And so the Lang Lino Saga ends. I actually finished my Quick Sand cardigan more than two weeks ago, but have only just found time for another wonderfully awkward date with the self-timer.
It only took me two weeks to knit, which might be a personal record (I usually average at about three months for a garment…)
The back of this cardigan is a thing of beauty. I like how it makes a feature of the shoulder increases, which create a sort of cascading sunburst effect over the shoulders. The slightly dipped back hem is also a lovely touch.
I don’t think the front looks bad, but it doesn’t have as much positive ease as I would have liked. My tension was particularly tight in this yarn, so I knitted the next size up on 6 mm needles to accommodate. Although it does fit, the front sections ended up quite narrow and this, combined with the drape of the linen, means they hang completely to the side with no front coverage. I also had a whole ball of Lino left when I finished, suggesting it might have come up a bit small…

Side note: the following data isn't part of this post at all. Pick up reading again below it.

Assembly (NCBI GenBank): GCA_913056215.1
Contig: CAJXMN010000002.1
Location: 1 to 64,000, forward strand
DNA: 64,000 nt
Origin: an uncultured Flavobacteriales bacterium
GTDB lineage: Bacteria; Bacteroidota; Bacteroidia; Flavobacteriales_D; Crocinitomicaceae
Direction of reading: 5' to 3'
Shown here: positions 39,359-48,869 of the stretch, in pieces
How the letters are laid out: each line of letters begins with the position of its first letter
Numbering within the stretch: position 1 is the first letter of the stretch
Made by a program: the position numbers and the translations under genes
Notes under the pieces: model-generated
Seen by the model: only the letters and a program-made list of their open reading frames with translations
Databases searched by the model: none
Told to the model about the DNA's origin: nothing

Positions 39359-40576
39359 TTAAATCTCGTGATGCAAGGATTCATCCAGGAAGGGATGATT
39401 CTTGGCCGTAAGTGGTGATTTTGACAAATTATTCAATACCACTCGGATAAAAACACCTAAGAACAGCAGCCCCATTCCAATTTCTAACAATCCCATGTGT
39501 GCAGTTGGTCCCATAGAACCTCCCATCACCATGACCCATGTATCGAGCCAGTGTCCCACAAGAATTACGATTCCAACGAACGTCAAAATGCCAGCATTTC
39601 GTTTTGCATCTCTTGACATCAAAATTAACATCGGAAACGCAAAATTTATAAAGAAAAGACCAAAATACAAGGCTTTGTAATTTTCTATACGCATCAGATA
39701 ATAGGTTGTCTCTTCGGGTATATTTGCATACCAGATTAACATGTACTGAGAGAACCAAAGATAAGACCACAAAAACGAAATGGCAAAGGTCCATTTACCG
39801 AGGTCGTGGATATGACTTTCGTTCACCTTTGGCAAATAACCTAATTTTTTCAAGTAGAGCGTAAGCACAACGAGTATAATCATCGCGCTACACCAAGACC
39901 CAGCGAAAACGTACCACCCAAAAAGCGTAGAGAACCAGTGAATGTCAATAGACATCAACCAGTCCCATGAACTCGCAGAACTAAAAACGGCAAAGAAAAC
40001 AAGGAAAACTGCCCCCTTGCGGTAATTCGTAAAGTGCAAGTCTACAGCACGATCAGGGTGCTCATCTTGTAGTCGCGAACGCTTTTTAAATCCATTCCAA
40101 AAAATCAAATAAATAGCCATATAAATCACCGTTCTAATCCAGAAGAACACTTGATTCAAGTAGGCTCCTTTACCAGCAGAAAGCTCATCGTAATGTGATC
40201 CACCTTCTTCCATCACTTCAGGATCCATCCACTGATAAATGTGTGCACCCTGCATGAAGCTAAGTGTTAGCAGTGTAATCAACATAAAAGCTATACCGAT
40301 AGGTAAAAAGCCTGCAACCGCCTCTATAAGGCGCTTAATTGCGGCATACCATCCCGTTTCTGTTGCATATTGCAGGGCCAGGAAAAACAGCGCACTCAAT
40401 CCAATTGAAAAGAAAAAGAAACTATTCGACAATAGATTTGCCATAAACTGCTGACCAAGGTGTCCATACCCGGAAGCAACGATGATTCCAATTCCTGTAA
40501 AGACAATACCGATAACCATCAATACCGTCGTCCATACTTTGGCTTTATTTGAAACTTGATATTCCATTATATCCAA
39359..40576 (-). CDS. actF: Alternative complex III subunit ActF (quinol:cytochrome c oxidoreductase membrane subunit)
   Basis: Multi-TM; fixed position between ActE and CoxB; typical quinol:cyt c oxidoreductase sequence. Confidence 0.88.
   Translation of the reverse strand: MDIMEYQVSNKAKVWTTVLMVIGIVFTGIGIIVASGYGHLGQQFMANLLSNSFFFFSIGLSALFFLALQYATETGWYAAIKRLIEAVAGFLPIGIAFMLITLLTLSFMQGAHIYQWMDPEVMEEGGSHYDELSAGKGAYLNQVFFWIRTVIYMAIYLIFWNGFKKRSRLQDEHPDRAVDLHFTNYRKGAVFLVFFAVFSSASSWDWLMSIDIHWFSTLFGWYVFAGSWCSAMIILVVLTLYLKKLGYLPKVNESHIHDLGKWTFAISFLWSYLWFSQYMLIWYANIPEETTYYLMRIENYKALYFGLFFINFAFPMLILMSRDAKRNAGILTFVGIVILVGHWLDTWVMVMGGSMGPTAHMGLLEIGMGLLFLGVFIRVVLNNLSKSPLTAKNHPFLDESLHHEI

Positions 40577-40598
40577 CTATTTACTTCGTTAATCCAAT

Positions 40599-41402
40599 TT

Since it does fit, and is more of a cover-up for a warm day than a proper cardigan, I’m not going to fret about it too much, but I do prefer my sweaters a bit oversized.
This was my first ever top-down pattern and I’m sold. I struggled with the neckline increases at first (mainly because I was distracted by the Masterchef final) but the rest knitted up super quickly and easily, and I loved not having to pick up sleeves around the armholes. It was also great to be able to try it on for length as I went – I knitted the sleeves a bit shorter because I’m a compulsive sleeve roller-upper.
My only niggle was that I found I got holes under the arms when I rejoined to knit the sleeves. Apparently this tends to happen with top down sweaters, so I tried to minimise gaps by picking up a few extra stitches. At least the holes are symmetrical…? If anyone knows how to avoid this, I and the Social Fabric knitting gang, would be eternally grateful.
Overall, I think the jury’s still out on this cardigan. I really like the colour and the drape, but I think I got quite carried away by the yarn and didn’t consider whether a mustard yellow linen cardigan in wet and (currently) unseasonably cold Devon is such a practical thing. My personal rule has always been to never buy yarn unless I have a specific pattern in mind, and maybe I’ve learned my lesson…
Hopefully it’ll come into its own when summer finally arrives!